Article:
What Does Safety at Heights Mean?
Safety at heights is a term that refers to the use of workplace safety practices to protect workers from injuries associated with work at heights. Worker injury due to falls and other hazards associated with work at heights, such as strikes from tools dropped from height, are significant causes of occupational injury and death.
Due to the increased risks associated with work at height, most occupational health and safety agencies require that workers be given safety-at-heights education training before beginning work at height. The hazard controls required for safe work at heights vary depending on the exact nature of the work involved but typically require either the use of guardrails, safety nets, or personal arrest systems to protect workers from fall injuries.
Safeopedia Explains Safety at Heights
Safety at heights is an important area of occupational safety concern due to the large number of injuries and fatalities associated with work at height. Two of OSHA’s “Big Four” safety hazards—fall hazards and struck-by hazards—are associated with work at heights, and approximately 15% of all occupational deaths in the United States are from falls.
OSHA requires the use of safety measures for work at height to be used for any construction work that takes place six feet or more above a lower level and for all general industry work that takes place four feet or more above a lower level. The safety measures required include the use of guardrails to block leading edges and/or personal fall arrest systems in cases where the use of barriers or nets isn’t possible or provides insufficient protection.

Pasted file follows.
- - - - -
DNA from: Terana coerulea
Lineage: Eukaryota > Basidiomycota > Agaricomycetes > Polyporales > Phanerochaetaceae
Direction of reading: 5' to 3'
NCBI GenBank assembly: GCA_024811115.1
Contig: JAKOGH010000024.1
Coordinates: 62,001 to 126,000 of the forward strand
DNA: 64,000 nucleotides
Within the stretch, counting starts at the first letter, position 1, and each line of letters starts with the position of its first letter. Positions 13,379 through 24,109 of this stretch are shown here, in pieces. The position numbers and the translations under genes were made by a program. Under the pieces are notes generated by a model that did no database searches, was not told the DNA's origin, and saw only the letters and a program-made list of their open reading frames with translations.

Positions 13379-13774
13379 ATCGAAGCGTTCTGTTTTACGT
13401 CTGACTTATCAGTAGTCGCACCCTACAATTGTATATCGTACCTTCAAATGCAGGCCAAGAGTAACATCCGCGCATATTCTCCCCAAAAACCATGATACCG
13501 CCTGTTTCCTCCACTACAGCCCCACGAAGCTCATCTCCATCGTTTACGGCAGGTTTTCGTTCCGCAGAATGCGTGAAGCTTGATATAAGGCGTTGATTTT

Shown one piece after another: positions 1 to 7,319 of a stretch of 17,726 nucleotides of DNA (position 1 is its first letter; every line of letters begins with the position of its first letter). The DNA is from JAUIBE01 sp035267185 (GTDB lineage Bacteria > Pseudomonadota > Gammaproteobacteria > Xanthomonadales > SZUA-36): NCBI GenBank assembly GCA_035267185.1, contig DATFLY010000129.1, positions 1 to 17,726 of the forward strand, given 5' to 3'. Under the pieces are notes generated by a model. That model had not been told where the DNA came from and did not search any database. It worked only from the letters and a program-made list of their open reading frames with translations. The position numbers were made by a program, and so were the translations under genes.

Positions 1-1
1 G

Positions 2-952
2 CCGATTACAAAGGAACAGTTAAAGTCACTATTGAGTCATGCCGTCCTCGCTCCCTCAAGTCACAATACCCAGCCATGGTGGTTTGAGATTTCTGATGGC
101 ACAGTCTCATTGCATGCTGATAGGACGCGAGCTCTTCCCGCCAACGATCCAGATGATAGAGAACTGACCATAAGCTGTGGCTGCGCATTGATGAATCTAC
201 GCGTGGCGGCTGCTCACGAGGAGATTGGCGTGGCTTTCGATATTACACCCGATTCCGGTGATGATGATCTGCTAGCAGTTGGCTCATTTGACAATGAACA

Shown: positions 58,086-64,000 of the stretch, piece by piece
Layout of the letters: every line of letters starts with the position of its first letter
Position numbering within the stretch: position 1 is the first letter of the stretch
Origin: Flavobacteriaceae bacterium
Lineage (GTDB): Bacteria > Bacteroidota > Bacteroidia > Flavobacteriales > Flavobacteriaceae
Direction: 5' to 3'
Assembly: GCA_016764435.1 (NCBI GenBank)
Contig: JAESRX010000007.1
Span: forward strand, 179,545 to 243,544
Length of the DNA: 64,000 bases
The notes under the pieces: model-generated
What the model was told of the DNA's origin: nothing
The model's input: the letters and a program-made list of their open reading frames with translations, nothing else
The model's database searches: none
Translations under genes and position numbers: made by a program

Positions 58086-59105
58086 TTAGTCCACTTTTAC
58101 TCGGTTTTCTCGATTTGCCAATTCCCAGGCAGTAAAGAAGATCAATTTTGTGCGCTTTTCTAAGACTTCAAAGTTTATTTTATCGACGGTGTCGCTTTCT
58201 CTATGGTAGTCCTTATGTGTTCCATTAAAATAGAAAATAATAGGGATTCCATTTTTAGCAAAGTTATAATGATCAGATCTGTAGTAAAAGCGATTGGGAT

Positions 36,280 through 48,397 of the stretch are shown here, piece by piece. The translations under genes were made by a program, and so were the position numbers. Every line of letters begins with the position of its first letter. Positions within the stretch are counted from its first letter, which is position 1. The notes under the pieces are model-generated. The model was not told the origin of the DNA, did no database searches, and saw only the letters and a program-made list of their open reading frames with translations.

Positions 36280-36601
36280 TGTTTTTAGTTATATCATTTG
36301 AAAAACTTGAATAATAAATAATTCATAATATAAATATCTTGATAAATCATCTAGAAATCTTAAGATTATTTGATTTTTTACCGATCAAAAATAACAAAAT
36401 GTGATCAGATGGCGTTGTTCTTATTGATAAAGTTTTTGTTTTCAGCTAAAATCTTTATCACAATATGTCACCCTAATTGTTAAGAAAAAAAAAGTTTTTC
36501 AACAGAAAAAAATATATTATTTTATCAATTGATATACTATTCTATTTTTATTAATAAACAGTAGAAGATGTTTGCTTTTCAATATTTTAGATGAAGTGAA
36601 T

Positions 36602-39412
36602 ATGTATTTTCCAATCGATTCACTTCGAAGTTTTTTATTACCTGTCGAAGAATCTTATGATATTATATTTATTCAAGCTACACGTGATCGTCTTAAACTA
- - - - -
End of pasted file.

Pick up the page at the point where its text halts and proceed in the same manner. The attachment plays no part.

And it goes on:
The construction industry also has its own specific safety-at-heights requirements that address industry-specific activities such as the use of elevated temporary work platforms (i.e. scaffolding). Other standard safety-at-heights regulations include requirements for workers to have completed work-at-heights safety training and the use of tethers and personal protective equipment (PPE) to prevent workers from being struck by equipment falling from a higher level.
Because the risks associated with work at heights can vary significantly depending on the work context, employers must perform a site-specific analysis of all work-at-heights hazards associated with a specific site. Safety-at-heights programs must also be site-specific so that workers are aware of the specific hazards in their environment and understand the procedures necessary to rescue any worker that does fall and subsequently needs assistance to be safely extricated from a fall protection system.